Side Effects Of Opiate Abuse

There are side effects to consider when using opiates short-term or long-term, prescribed or illegal. Some of the side effects are mild, others are much more serious and particularly with long-term opiate abuse.

Opiate addiction side effects can be far-reaching and ultimately devastating; whilst drug addiction has a great impact on the abuser, it can also seriously affect family, friends, and colleagues.

Direct Side Effects Of Opiate Abuse

Short or long term use of opiates, particularly if the person has an addictive nature, will result in negative issues not only for the user, but also for friends, family and work colleagues. Prolonged use will affect the brain’s ability to produce endorphins, like dopamine, naturally, hindering the body’s ability to deal with pain or stress. As the brain becomes more affected, the opiate user starts to rely on the opiate more in order to manage pain and gain that euphoric high of happiness they had at the start. This is known as an abuser’s tolerance level.

In the United States, it is estimated that 37% of adults will, at some point in their life, be an opiate addict. The highest rate of opiate use, 82%, is in adults of 29 years old and younger; the rate decreases with age. Overall, it is considered that men are twice as likely as women to become opiate addicts. It is quite common for opiate users to be suffering from another co-occurring illness, such as:

  • Depression.
  • Alcohol or other substance abuse.
  • Eating disorders, i.e. bulimia, anorexia.
  • Antisocial personality disorder; schizophrenia.
  • Anxiety disorder, post-traumatic stress disorder (PTSD), obsessive-compulsive disorder (OCD), and generalized anxiety disorder.

Potentially, anyone taking opiates can become addicted. However, scientists hypothesize that there are a number of factors that can lead to addiction, which include:

  • Genetic – research has indicated that some people are genetically likely to become an opiate abuser, such as a family member.
  • Biological – a theory suggests that where someone’s body doesn’t produce enough endorphins, the resulting chemical imbalance may lead to opiate use in order to help cope with the mood swings and feelings of negativity.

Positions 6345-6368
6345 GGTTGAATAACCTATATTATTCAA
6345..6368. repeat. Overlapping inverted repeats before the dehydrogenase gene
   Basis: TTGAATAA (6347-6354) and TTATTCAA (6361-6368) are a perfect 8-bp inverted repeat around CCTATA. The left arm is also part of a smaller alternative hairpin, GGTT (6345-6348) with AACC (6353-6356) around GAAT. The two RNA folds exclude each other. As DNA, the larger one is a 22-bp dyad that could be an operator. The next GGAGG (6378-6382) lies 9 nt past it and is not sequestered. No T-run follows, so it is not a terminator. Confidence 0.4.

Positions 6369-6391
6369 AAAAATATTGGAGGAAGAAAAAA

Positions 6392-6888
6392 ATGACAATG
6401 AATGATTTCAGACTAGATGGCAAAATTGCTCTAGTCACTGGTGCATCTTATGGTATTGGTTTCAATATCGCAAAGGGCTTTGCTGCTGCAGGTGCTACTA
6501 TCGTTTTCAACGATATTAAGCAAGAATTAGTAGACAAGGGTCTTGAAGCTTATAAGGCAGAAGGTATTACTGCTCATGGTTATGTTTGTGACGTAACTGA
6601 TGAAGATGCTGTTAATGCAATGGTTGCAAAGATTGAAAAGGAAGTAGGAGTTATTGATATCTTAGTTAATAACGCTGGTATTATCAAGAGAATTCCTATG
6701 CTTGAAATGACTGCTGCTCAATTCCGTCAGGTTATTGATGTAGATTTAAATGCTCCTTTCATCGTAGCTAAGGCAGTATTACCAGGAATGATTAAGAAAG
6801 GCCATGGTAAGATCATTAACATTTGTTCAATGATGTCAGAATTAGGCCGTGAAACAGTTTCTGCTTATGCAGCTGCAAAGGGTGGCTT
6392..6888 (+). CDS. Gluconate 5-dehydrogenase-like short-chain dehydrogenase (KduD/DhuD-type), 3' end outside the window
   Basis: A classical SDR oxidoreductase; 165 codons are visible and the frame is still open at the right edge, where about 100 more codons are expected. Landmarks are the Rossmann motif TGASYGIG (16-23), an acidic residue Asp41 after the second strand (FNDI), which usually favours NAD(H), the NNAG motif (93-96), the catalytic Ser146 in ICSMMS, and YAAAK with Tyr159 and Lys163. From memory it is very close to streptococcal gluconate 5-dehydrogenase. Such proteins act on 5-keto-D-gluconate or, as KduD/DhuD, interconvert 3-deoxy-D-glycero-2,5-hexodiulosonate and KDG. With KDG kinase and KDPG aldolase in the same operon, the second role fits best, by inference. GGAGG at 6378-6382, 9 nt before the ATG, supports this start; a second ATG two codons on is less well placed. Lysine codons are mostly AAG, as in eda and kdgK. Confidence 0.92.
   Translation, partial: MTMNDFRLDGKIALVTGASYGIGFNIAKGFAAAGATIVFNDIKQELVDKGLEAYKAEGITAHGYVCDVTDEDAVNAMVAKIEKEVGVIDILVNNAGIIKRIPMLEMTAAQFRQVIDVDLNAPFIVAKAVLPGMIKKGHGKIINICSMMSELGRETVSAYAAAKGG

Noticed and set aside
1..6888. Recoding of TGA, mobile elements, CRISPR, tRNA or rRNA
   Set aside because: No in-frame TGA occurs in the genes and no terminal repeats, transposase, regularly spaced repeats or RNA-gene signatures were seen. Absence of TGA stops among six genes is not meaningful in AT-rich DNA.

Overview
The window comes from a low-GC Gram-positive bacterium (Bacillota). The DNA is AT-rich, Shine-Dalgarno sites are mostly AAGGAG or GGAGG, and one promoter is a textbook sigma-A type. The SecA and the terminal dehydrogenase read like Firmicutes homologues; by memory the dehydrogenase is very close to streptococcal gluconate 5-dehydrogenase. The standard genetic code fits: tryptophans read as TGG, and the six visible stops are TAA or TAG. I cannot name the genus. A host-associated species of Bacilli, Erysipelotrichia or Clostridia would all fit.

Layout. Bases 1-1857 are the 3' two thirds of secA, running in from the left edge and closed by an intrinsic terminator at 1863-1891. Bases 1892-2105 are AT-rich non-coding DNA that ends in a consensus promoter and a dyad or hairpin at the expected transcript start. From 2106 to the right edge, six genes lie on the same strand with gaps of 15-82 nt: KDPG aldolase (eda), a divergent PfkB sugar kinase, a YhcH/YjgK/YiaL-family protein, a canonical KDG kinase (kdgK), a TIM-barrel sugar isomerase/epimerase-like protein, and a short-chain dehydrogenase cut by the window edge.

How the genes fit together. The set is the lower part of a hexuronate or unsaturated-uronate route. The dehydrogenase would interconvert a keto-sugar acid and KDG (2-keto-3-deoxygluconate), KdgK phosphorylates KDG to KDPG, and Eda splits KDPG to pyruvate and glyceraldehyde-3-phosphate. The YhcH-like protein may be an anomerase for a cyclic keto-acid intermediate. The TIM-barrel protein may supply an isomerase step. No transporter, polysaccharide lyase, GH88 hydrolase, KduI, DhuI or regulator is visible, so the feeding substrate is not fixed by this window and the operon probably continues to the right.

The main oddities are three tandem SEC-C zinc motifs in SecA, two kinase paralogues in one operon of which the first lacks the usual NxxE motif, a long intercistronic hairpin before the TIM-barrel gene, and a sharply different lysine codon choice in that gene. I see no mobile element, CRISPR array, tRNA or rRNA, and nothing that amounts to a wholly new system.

• Psychological – theory indicates that for some, the use of opiates to help relieve pain may lead to addiction as the individual may feel that they are better able to cope better in social and professional situations, experience less anxiety, and feel in a better mood when using opiates.
  • Environmental – it is suggested that the use of opiates may be based around somebody close to the user. For example, if a family member has used opiates for pain relief, becomes addicted, and continues to use opiates despite the absence of pain, the potential opiate user may believe that this is an acceptable way of coping with life’s stresses.

As with most opiates, it is recommended to refrain from drinking alcohol at the same time as taking the drug. This is because alcohol can increase the drug’s potency which may cause dangerous side effects or even be fatal. This applies to any foods that may be consumed which contain alcohol, too.

As opiates have a sedation effect, causing daytime drowsiness, users are told to avoid using any heavy machinery or driving a vehicle. If an opiate has been prescribed by a medical professional, follow the recommended dosage instructions at all times and if taking for pain reasons, make sure that the doctor is advised when the pain has consistently subsided. The reason for this is that the sudden withdrawal of an opiate may result in side effects that are extremely uncomfortable.

It is possible that some people will have an allergic reaction to an opiate, that is, Methadone or morphine, and they should avoid taking that drug and seek advice from their doctor immediately. This is particularly relevant to people that suffer from asthma or those who have paralytic ileus (a bowel obstruction).

Although prescribed opiates have been through clinical trials to discover any adverse reactions and their use safety, these trials are not fully conclusive and the effects of the opiate may be different in reality. For example, Oxycontin was in a double-blind clinical trial involving 713 patients who were suffering from moderate to severe pain. In an open-label study of cancer pain, 187 patients have prescribed Oxycontin in daily total doses of between 20 and 640mg; the average daily dose was 105mg1. Dosage levels that are too high and not according to strict guidelines for non-opiate tolerant people may cause fatal respiratory depression.

Opiates carry the risk of serious adverse reactions, such as apnoea (lack of breathing), respiratory arrest, circulatory depression, high blood pressure (hypertension), and shock. The most common direct side effects include:

  • Nausea.
  • Vomiting.
  • Constipation, loose stools.
  • Dry mouth.
  • Headaches.
  • Sweating and hot flashes.
  • Stomach and/or blood ulcers.
  • Gastritis.
  • Fever, chills.
  • Nutritional and metabolism disorders, that is, anorexia.
  • Twitching and connective tissue disorders.
  • Anxiety, irrational thoughts, panic attacks.
  • Sleep problems, abnormal dreams, insomnia.
  • Rashes.
  • Excessive hiccups.
  • Postural hypotension (low blood pressure).
  • Blurred or abnormal vision.
  • Blood/lymphatic problems.
  • Tinnitus.
  • Agitation, hallucinations, mood swings.
  • Renal/urinary disorders, that is, polyuria, dysuria and retention.
  • Muscle spasms.
  • Reduced stimuli reaction.
  • Myoclonus (jerky motor movements).
  • Liver damage and kidney failure.
  • Decreased sexual activity.
  • Increased sensitivity.
  • Dehydration.
  • Lack of energy, lack of concentration.
  • Changes in diet and appetite.
  • Racing heart rate, stroke, heart attack.
  • Psychosis.

Other side effects that can be experienced during opiate withdrawal include seizures, thirst, being tired, chest pain, water retention, and a change to the senses, such as taste and smell.